Electron transfer

Electron transfer

Electron transfer (ET) is the process by which an electron moves from one atom or molecule to another atom or molecule. ET is a mechanistic description of the thermodynamic concept of redox, wherein the oxidation states of both reaction partners change.

Numerous processes in biology involve ET reactions including oxygen binding, photosynthesis, respiration, and detoxification routes. Additionally, the process of energy transfer can be formalized as a two electron exchange (two concurrent ET events in opposite directions). ET reactions commonly involve transition metal complexes, [Greenwood, N. N.; & Earnshaw, A. (1997). Chemistry of the Elements (2nd Edn.), Oxford:Butterworth-Heinemann. ISBN 0-7506-3365-4.] [Holleman, A. F.; Wiberg, E. "Inorganic Chemistry" Academic Press: San Diego, 2001. ISBN 0-12-352651-5.] but there are now many examples of ET in organic chemistry.

Classes of electron transfer

There are several classes of electron transfer, defined by the state of the two redox centers and their connectivity

Inner-sphere electron transfer

In inner-sphere ET, the two redox centers are covalently linked during the ET. This bridge can be permanent, in which case the electron transfer event is termed intramolecular electron transfer. More commonly, however, the covalent linkage is transitory, forming just prior to the ET and then disconnecting following the ET event. In such cases, the electron transfer is termed intermolecular electron transfer. A famous example of an inner sphere ET process that proceeds via a transitory bridged intermediate is the reduction of [CoCl(NH3)5] 2+ by [Cr(H2O)6] 2+. In this case the chloride ligand is the bridging ligand that covalently connects the redox partners.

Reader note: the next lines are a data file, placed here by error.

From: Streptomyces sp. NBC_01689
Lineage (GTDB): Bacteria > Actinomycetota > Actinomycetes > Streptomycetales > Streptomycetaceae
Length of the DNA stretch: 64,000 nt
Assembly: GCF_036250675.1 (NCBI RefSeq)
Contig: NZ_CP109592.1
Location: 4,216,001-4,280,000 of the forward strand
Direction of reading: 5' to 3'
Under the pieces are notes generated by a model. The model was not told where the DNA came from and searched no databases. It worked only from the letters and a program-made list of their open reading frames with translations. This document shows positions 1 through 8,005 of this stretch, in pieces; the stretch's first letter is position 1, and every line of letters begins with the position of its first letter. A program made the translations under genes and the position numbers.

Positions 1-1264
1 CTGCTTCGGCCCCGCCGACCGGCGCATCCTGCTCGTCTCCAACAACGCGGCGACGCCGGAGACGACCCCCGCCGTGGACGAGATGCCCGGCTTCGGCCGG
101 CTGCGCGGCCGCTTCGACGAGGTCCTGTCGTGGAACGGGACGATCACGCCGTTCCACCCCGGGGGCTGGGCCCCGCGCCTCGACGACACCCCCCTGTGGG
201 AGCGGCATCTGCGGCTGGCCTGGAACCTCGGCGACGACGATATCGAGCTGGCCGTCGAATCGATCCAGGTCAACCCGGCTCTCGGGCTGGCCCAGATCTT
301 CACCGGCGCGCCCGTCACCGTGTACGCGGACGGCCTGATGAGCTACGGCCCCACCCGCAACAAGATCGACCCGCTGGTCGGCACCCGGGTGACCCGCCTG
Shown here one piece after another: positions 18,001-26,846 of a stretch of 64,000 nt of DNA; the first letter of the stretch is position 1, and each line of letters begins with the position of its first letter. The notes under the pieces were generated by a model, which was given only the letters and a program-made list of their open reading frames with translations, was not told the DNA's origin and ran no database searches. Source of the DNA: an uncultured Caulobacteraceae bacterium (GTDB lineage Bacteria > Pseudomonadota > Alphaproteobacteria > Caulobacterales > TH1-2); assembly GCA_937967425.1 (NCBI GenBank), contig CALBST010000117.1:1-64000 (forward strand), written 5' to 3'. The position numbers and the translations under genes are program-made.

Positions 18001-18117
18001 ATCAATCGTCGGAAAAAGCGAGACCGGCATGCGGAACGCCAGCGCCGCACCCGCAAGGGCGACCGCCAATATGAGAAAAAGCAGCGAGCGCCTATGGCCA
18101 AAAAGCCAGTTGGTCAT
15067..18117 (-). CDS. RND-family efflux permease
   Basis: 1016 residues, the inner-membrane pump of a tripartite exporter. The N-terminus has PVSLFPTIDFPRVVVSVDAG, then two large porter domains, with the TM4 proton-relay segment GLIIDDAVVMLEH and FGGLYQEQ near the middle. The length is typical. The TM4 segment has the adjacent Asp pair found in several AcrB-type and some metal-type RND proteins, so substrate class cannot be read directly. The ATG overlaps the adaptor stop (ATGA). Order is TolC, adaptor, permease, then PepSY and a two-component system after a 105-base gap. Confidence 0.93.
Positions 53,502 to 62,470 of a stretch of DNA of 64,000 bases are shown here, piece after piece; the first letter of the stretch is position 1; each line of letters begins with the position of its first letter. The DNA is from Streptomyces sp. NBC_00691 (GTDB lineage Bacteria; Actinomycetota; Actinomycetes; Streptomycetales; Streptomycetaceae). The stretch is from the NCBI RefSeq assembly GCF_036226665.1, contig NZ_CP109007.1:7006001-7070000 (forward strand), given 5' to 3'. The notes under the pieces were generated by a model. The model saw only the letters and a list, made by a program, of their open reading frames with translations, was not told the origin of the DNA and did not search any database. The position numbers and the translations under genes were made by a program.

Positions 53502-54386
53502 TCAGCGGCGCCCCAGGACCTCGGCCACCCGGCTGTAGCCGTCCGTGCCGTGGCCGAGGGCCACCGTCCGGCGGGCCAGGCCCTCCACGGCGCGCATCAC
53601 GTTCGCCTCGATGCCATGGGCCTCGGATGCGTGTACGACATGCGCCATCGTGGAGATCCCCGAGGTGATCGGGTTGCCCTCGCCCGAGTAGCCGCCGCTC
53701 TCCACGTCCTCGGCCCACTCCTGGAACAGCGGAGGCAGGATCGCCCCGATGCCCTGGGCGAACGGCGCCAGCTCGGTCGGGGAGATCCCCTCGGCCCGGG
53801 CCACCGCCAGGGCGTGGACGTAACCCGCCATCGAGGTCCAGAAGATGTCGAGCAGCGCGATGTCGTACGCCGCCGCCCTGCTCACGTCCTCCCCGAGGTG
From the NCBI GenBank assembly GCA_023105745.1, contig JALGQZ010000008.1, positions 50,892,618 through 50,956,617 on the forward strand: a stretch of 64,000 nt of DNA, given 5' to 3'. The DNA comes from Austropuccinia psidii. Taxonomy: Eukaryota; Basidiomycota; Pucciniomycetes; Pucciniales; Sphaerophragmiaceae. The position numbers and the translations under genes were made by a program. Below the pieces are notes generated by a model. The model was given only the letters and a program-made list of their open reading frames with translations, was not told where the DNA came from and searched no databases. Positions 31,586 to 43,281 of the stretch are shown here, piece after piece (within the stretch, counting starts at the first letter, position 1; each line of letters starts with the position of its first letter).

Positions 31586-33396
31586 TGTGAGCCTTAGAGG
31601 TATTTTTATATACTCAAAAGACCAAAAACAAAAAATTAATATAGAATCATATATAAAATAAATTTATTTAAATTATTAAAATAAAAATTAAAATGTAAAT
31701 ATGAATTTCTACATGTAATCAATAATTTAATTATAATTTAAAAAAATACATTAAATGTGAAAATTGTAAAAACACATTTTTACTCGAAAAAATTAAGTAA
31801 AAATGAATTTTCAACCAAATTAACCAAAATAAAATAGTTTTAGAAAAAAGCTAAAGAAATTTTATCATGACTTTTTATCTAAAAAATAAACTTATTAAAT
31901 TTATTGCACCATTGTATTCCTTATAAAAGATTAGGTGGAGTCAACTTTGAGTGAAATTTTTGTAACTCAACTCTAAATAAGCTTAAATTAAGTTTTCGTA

Outer-sphere electron transfer

In outer-sphere ET reactions, the participating redox centers are not linked via any bridge during the ET event. Instead, the electron "hops" through space from the reducing center to the acceptor. Outer-sphere ET is by definition intermolecular. Outer sphere electron transfer can occur between differing chemical species or between identical chemical species that differ only in their oxidation state. The later process is termed self-exchange. As an example, self-exchange describes the degenerate reaction between Permanganate and its one-electron reduced relative manganate:: [MnO4] - + [Mn*O4] 2- → [MnO4] 2- + [Mn*O4] - A key concept of Marcus theory is that the rates of such self-exchange reactions are mathematically related to the rates of "cross reactions". Cross reactions entail partners that differ by more than their oxidation states. One example (of many thousands) is the reduction of permanganate by iodide to form iodine and, again, manganate.

Heterogeneous electron transfer

In heterogeneous electron transfer, an electron moves between a chemical species and a solid-state electrode. Theories addressing heterogeneous electron transfer have applications in electrochemistry and the design of solar cells.


The first generally accepted theory of ET was developed by Rudolph A. Marcus to address outer-sphere electron transfer and was based on a transition-state theory approach. The Marcus theory of electron transfer was then extended to include inner-sphere electron transfer by Noel Hush and Marcus. The resultant theory, called Marcus-Hush theory, has guided most discussions of electron transfer ever since. Both theories are, however, semiclassical in nature, although they have been extended to fully quantum mechanical treatments by Joshua Jortner, Alexender M. Kuznetsov, and others proceeding from the Fermi's Golden Rule and following earlier work in non-radiative transitions. Furthermore, theories have been forwarded to take into account the effects of vibronic coupling on electron transfer. In particular the PKS theory of electron transfer.


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